It’s easy to assume, if you live in an “enlightened” part of the world, that bigotry is a distant problem. But if there’s one thing the last few years have proven, it’s not. It’s woven into the very fabric of how we live, no matter where we live, and it’s just waiting to bubble up to the surface.
That’s the overarching theme of Infidel, a new horror comic launching today from Image Comics. In Pornsak Pichetshote’s story, Aisha isn’t surrounded by Nazis: She lives in New York, with a filmmaker husband, a Star Wars-obsessed stepdaughter, an architectural theorist for her best friend, and a racist mother-in-law she’s trying to build bridges with despite her husband’s seeming distaste for his own family. But there’s something lurking in her building, a tragedy that hasn’t quite been resolved, and it hates Aisha, unreasoningly.
Granted, the metaphors are not subtle here, but the metaphors in horror stories seldom are. And that doesn’t make them any less effective, especially in the hands of artist Aaron Campbell, who juxtaposes grounded, realistic art with twisted grotesquerie, helped substantially by Jose Villarubia’s vivid, unnerving color work. Infidel is a classic horror story, about the woman who doesn’t quite fit in, and the forces who want to drive her out, used to superb effect, with a twist that makes it a bit more than just another well-told tale.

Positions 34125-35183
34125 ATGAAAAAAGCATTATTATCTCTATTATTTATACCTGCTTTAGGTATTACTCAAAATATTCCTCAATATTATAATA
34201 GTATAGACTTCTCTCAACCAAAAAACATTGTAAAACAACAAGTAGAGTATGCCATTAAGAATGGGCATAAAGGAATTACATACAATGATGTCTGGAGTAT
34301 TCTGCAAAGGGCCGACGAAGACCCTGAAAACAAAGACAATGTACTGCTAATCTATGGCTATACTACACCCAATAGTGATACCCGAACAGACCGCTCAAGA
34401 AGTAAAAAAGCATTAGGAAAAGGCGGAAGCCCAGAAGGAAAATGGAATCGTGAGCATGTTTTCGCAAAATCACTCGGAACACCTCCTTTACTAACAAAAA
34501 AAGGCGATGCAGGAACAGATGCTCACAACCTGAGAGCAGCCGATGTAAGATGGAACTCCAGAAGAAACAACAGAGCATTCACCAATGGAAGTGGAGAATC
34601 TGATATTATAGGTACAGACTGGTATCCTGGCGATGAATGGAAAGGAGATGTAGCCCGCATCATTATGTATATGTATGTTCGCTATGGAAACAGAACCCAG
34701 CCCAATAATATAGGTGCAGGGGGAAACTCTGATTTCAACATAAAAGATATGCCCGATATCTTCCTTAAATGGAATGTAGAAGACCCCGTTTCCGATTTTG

Vampironica #1, Archie Comics
Continuing in the vein… er, tradition of Afterlife With Archie and Jughead: The Hunger, Greg and Meg Smallwood team up to make Veronica Lodge a vampire. Both Smallwoods have a wonderful skill with storytelling economy, meaning this book is both lightning-paced and crystal clear, and it would be a sturdy, fun book regardless of the setting. Of course, this raises the question of what happens when she meets Archie, but that’s another issue.
Dry County #1, Image Comics
Rich Tommaso may have a hit with Spy Seal, but his unique isometric style and personal sense of story loops back to crime. In this case, it’s a small, personal story, set in the early ’90s as Lou Rossi, a young newspaper cartoonist in Miami, meets a woman in the laundry room. Her story is nothing special; she’s married to a jerk, she wants out, and Lou wants to help. But Lou, of course, is in over his head. But the grounded story elevates this; Dry County has both a real sense of place and a strong sense of character that gives it depth, even in just one issue.
Marvel Two-In-One #4, Marvel
Chip Zdarsky and Valerio Schiti’s book, with half the Fantastic Four looking for the other half, has been a delight, so far, but here it really spreads its wings. Zdarsky and Schiti haven’t been shy in paying tribute to the cosmic tone of the FF books while putting their own spin on it, and now that the Thing and the Torch are hopping universes, it’s letting Zdarsky and Schiti riff on Marvel in different ways. The book closes with the kind of hook that will leave fans of old-school Marvel sitting back and smiling.
Eternity Girl #1, DC Comics
Magdalene Visaggio, Sonny Liew, and Chris Chuckry riff on the Sandman story about the depressed superheroine Element Girl, subbing in the obscure DC character Chrysalis. Chrysalis is the typical superhero, an overachiever who gained great power, joined a super-group, saved the world, and now… suffers from suicidal ideation, depression, and the kind of emotional problems you only get when you’re an unkillable being who really, really wants to die. But there is one way she can do it, but it will just take everyone down with her. It’s not a cheerful book, but Liew’s spindly style complements the material, and the premise is so intriguing it’s hard not to wish there was a second issue already.